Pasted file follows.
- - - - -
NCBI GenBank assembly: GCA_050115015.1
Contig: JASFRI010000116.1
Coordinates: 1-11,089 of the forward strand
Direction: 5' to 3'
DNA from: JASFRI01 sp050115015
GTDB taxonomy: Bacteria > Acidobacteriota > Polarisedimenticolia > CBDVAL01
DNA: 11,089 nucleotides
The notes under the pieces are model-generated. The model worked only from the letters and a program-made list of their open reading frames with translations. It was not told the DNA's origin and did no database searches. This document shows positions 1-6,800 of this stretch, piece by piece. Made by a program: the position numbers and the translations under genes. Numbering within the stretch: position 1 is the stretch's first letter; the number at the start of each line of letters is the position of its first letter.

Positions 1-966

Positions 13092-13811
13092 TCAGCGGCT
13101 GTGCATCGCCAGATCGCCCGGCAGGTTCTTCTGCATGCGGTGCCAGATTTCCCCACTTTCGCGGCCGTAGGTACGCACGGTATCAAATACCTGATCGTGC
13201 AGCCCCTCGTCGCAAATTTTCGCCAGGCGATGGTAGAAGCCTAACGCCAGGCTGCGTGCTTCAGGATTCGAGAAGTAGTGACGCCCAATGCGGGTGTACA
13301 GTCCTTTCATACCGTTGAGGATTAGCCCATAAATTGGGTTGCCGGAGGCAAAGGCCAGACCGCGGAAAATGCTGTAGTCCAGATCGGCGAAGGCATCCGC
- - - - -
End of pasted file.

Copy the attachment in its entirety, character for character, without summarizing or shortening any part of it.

NCBI GenBank assembly: GCA_050115015.1
Contig: JASFRI010000116.1
Coordinates: 1-11,089 of the forward strand
Direction: 5' to 3'
DNA from: JASFRI01 sp050115015
GTDB taxonomy: Bacteria > Acidobacteriota > Polarisedimenticolia > CBDVAL01
DNA: 11,089 nucleotides
The notes under the pieces are model-generated. The model worked only from the letters and a program-made list of their open reading frames with translations. It was not told the DNA's origin and did no database searches. This document shows positions 1-6,800 of this stretch, piece by piece. Made by a program: the position numbers and the translations under genes. Numbering within the stretch: position 1 is the stretch's first letter; the number at the start of each line of letters is the position of its first letter.

Positions 1-966

Positions 13092-13811
13092 TCAGCGGCT
13101 GTGCATCGCCAGATCGCCCGGCAGGTTCTTCTGCATGCGGTGCCAGATTTCCCCACTTTCGCGGCCGTAGGTACGCACGGTATCAAATACCTGATCGTGC
13201 AGCCCCTCGTCGCAAATTTTCGCCAGGCGATGGTAGAAGCCTAACGCCAGGCTGCGTGCTTCAGGATTCGAGAAGTAGTGACGCCCAATGCGGGTGTACA
13301 GTCCTTTCATACCGTTGAGGATTAGCCCATAAATTGGGTTGCCGGAGGCAAAGGCCAGACCGCGGAAAATGCTGTAGTCCAGATCGGCGAAGGCATCCGC